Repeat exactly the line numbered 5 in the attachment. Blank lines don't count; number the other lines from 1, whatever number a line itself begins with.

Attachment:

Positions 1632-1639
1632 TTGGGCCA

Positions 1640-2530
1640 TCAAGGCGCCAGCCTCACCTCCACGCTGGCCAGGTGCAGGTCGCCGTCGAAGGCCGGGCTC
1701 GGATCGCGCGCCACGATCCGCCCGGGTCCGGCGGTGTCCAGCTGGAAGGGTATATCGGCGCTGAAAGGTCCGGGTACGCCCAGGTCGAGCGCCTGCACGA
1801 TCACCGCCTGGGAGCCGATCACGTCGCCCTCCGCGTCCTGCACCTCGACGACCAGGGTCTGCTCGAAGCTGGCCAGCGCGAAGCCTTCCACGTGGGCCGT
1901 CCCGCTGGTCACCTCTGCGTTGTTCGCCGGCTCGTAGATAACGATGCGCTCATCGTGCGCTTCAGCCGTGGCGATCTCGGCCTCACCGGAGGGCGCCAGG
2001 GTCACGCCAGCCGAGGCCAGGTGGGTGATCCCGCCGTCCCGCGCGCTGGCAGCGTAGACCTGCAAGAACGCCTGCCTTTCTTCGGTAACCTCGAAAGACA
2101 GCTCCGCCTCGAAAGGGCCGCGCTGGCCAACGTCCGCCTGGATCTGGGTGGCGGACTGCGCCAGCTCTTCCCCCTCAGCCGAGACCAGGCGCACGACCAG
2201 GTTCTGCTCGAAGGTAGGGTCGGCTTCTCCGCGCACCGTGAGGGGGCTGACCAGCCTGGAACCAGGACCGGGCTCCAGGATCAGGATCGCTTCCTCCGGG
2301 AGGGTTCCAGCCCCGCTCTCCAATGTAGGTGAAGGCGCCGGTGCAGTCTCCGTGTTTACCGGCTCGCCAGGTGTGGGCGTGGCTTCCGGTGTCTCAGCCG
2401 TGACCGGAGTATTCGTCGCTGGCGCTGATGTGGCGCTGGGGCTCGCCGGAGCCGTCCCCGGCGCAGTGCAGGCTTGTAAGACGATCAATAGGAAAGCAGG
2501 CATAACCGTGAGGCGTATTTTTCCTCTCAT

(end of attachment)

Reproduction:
1701 GGATCGCGCGCCACGATCCGCCCGGGTCCGGCGGTGTCCAGCTGGAAGGGTATATCGGCGCTGAAAGGTCCGGGTACGCCCAGGTCGAGCGCCTGCACGA